Medicine works better if your doctor believes in it too, reveals study of 24 burns patients given two ‘different’ creams – but both were Vaseline
- Participants were paired with a fake doctor prescribing cream for burns
- Researchers pretended to doctors that Vaseline was a medicated cream
- Patients had a sharper decrease in pain after applying the ‘medicated’ cream
Medicine can work better if the doctor prescribing it believes that it works, a study has suggested.
In a role-play scenario, 24 volunteers were seen by a pretend doctor who gave them a cream to treat a burn on their arm.
All of the creams were Vaseline. However, the doctors were told by the researchers that some were medicated and would heal the wound better.
When given the ‘superior’ cream, the participants’ pain eased more – even though they were still only applying Vaseline.
The researchers believe subtle signals, such as increased eye contact, reinforce the doctor’s confidence in the treatment.
Medicine can work better if doctors have a strong faith in it, according to a study in which researchers pretended Vaseline was a medicated cream for burns
Professor Luke Chang, of the department of psychological and brain sciences at Dartmouth College, New Hampshire, was the senior author of the study.
He said: ‘These findings demonstrate how subtle social interactions can impact clinical outcomes.
‘Even though the study participants were role playing and weren’t actual health professionals or patients, you can imagine that in a real clinical context, if the healthcare providers seemed competent, empathetic and confident that a treatment may work, the impact on patient outcomes could be even stronger.’
WHAT IS A PLACEBO?
A placebo is anything that seems to be a ‘real’ medical treatment but is not, whether that be a sugar pill or saline injection.
What all placebos have in common is they do not contain an active substance that boosts a person’s health.
Placebos are used in studies to help scientists understand the effect of a new treatment on a given condition.
For example, in a study investigating a cholesterol-lowering drug, some would be given a placebo – often without knowing it – to compare the medication versus the sugar pill.
This allows them to check the treatment’s effectiveness and any side effects.
A placebo effect occurs when a person improves, or experiences side effects, after having nothing more than a sugar pill.
Studies show placebos can ease depression, pain, insomnia and IBS.
How placebos work is unclear but is thought to relate to the relationship between the body and the mind.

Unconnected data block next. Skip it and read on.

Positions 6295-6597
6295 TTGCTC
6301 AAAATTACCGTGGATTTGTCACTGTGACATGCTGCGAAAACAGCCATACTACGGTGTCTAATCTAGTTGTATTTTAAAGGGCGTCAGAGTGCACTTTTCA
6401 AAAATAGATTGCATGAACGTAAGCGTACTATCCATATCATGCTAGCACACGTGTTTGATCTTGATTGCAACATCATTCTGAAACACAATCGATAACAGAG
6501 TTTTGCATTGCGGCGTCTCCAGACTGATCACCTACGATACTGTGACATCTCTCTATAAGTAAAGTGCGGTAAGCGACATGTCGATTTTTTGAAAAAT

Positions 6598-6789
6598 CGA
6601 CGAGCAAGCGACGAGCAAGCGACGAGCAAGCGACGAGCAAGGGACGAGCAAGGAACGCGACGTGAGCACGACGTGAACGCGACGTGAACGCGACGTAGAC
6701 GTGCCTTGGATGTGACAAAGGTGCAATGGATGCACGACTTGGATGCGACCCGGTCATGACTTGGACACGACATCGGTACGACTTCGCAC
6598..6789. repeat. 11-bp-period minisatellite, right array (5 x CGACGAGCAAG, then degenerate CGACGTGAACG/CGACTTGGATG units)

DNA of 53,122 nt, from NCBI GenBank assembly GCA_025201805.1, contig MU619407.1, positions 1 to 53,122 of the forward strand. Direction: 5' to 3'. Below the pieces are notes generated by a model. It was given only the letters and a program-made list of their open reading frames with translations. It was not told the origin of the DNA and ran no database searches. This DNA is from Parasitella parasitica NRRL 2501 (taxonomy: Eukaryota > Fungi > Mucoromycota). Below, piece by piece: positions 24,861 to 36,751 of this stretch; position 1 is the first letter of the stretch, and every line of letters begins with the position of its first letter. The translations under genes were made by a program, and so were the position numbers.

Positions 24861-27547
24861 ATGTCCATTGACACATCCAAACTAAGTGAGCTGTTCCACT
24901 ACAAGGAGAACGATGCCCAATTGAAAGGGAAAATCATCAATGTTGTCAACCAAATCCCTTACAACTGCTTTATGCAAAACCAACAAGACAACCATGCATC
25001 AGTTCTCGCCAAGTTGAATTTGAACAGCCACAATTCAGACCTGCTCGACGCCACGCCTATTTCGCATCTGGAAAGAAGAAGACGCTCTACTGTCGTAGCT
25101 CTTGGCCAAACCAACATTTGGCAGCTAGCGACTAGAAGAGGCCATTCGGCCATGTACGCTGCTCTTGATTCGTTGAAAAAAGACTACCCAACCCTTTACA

Some argue this is all in the mind but other studies show measureable physical changes after taking a placebo, such as a rise in hormones that ease depression.
The study, published in the journal Nature Human Behaviour, used two creams created by the researchers.
‘Thermedol’, the fake medicated cream, and the control cream were two different colours. However, both were actually just the petroleum-based jelly, Vaseline.
Each of the patient participants had an uncomfortable degree of heat – 47°C (116.6°F) – applied to their arm.
Before interacting with the patient, each doctor was given information about the properties of the two creams. They were led to believe that thermedol was the better cream.
A GoPro camera recorded during the experiment, linked to an artificial intelligence system which measured facial expressions.
Eyebrow raising, wrinkling of the nose or upper lip movement, for example, were used as markers of how much physical pain the patient was in.
Patients given thermedol displayed less pain through their facial expressions when receiving the treatment.
Skin measurements showed patients had decreased psychophysiological arousal with the thermedol, meaning their skin was feeling less pain simply due to the patient’s own thoughts.
A series of repeated experiments mixed up the order of the cream application to confirm the findings.
Professor Change said: ‘When the doctor thought that the treatment was going to work, the patient reported feeling that the doctor was more empathetic.
‘The doctor may have come across as warmer or more attentive.
‘Yet, we don’t know exactly what the doctor was doing differently to convey these beliefs that a treatment works. That’s the next thing that we’re going to explore.
‘What we do know though is that these expectations are not being conveyed verbally but through subtle social cues.’